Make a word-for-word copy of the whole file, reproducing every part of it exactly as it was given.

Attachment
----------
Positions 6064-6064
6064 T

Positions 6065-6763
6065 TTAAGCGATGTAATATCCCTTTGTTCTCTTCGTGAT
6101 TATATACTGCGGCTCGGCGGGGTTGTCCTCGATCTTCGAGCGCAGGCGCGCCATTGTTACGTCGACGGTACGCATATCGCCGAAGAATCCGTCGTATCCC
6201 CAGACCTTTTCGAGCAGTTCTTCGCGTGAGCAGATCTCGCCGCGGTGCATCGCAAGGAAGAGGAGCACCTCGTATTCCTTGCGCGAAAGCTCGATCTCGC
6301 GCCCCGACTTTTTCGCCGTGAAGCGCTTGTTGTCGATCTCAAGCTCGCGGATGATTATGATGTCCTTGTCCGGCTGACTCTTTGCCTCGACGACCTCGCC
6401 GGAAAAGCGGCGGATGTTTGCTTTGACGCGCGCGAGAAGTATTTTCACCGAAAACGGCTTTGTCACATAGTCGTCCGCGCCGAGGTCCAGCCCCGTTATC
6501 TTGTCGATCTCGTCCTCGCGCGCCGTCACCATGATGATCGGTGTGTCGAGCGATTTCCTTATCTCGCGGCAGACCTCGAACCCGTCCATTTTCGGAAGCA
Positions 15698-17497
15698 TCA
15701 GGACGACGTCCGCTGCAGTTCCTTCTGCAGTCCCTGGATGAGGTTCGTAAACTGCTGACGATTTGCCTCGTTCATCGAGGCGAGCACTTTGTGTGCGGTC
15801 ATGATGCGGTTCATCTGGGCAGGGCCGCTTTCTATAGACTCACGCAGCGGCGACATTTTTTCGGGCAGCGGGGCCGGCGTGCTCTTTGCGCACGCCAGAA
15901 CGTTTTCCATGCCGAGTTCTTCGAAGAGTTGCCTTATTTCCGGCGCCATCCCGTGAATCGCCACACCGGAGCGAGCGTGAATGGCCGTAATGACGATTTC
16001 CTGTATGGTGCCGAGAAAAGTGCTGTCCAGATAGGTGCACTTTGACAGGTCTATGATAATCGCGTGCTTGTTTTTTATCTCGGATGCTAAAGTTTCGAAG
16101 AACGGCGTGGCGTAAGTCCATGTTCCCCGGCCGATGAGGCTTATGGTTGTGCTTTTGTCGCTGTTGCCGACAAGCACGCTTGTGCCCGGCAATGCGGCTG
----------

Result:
Positions 6064-6064
6064 T

Positions 6065-6763
6065 TTAAGCGATGTAATATCCCTTTGTTCTCTTCGTGAT
6101 TATATACTGCGGCTCGGCGGGGTTGTCCTCGATCTTCGAGCGCAGGCGCGCCATTGTTACGTCGACGGTACGCATATCGCCGAAGAATCCGTCGTATCCC
6201 CAGACCTTTTCGAGCAGTTCTTCGCGTGAGCAGATCTCGCCGCGGTGCATCGCAAGGAAGAGGAGCACCTCGTATTCCTTGCGCGAAAGCTCGATCTCGC
6301 GCCCCGACTTTTTCGCCGTGAAGCGCTTGTTGTCGATCTCAAGCTCGCGGATGATTATGATGTCCTTGTCCGGCTGACTCTTTGCCTCGACGACCTCGCC
6401 GGAAAAGCGGCGGATGTTTGCTTTGACGCGCGCGAGAAGTATTTTCACCGAAAACGGCTTTGTCACATAGTCGTCCGCGCCGAGGTCCAGCCCCGTTATC
6501 TTGTCGATCTCGTCCTCGCGCGCCGTCACCATGATGATCGGTGTGTCGAGCGATTTCCTTATCTCGCGGCAGACCTCGAACCCGTCCATTTTCGGAAGCA
Positions 15698-17497
15698 TCA
15701 GGACGACGTCCGCTGCAGTTCCTTCTGCAGTCCCTGGATGAGGTTCGTAAACTGCTGACGATTTGCCTCGTTCATCGAGGCGAGCACTTTGTGTGCGGTC
15801 ATGATGCGGTTCATCTGGGCAGGGCCGCTTTCTATAGACTCACGCAGCGGCGACATTTTTTCGGGCAGCGGGGCCGGCGTGCTCTTTGCGCACGCCAGAA
15901 CGTTTTCCATGCCGAGTTCTTCGAAGAGTTGCCTTATTTCCGGCGCCATCCCGTGAATCGCCACACCGGAGCGAGCGTGAATGGCCGTAATGACGATTTC
16001 CTGTATGGTGCCGAGAAAAGTGCTGTCCAGATAGGTGCACTTTGACAGGTCTATGATAATCGCGTGCTTGTTTTTTATCTCGGATGCTAAAGTTTCGAAG
16101 AACGGCGTGGCGTAAGTCCATGTTCCCCGGCCGATGAGGCTTATGGTTGTGCTTTTGTCGCTGTTGCCGACAAGCACGCTTGTGCCCGGCAATGCGGCTG